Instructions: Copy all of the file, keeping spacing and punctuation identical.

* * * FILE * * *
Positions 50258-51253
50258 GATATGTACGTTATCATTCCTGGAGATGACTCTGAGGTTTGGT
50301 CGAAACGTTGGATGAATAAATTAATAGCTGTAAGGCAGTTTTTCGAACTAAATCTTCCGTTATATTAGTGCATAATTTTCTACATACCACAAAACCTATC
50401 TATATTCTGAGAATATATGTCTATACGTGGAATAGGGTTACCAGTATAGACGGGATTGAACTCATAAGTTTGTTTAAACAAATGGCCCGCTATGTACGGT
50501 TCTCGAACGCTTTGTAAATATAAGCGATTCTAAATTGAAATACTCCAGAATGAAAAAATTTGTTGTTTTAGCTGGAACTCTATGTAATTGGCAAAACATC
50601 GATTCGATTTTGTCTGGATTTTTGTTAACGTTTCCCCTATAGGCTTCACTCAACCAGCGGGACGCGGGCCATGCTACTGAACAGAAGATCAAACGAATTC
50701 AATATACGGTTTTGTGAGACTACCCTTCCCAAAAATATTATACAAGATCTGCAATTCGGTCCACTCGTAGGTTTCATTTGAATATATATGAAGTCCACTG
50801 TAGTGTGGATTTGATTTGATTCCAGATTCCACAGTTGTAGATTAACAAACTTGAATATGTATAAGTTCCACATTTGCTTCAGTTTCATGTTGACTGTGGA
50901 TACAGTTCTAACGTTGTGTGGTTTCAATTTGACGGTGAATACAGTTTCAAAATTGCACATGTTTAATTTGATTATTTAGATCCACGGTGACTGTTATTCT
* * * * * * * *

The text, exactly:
Positions 50258-51253
50258 GATATGTACGTTATCATTCCTGGAGATGACTCTGAGGTTTGGT
50301 CGAAACGTTGGATGAATAAATTAATAGCTGTAAGGCAGTTTTTCGAACTAAATCTTCCGTTATATTAGTGCATAATTTTCTACATACCACAAAACCTATC
50401 TATATTCTGAGAATATATGTCTATACGTGGAATAGGGTTACCAGTATAGACGGGATTGAACTCATAAGTTTGTTTAAACAAATGGCCCGCTATGTACGGT
50501 TCTCGAACGCTTTGTAAATATAAGCGATTCTAAATTGAAATACTCCAGAATGAAAAAATTTGTTGTTTTAGCTGGAACTCTATGTAATTGGCAAAACATC
50601 GATTCGATTTTGTCTGGATTTTTGTTAACGTTTCCCCTATAGGCTTCACTCAACCAGCGGGACGCGGGCCATGCTACTGAACAGAAGATCAAACGAATTC
50701 AATATACGGTTTTGTGAGACTACCCTTCCCAAAAATATTATACAAGATCTGCAATTCGGTCCACTCGTAGGTTTCATTTGAATATATATGAAGTCCACTG
50801 TAGTGTGGATTTGATTTGATTCCAGATTCCACAGTTGTAGATTAACAAACTTGAATATGTATAAGTTCCACATTTGCTTCAGTTTCATGTTGACTGTGGA
50901 TACAGTTCTAACGTTGTGTGGTTTCAATTTGACGGTGAATACAGTTTCAAAATTGCACATGTTTAATTTGATTATTTAGATCCACGGTGACTGTTATTCT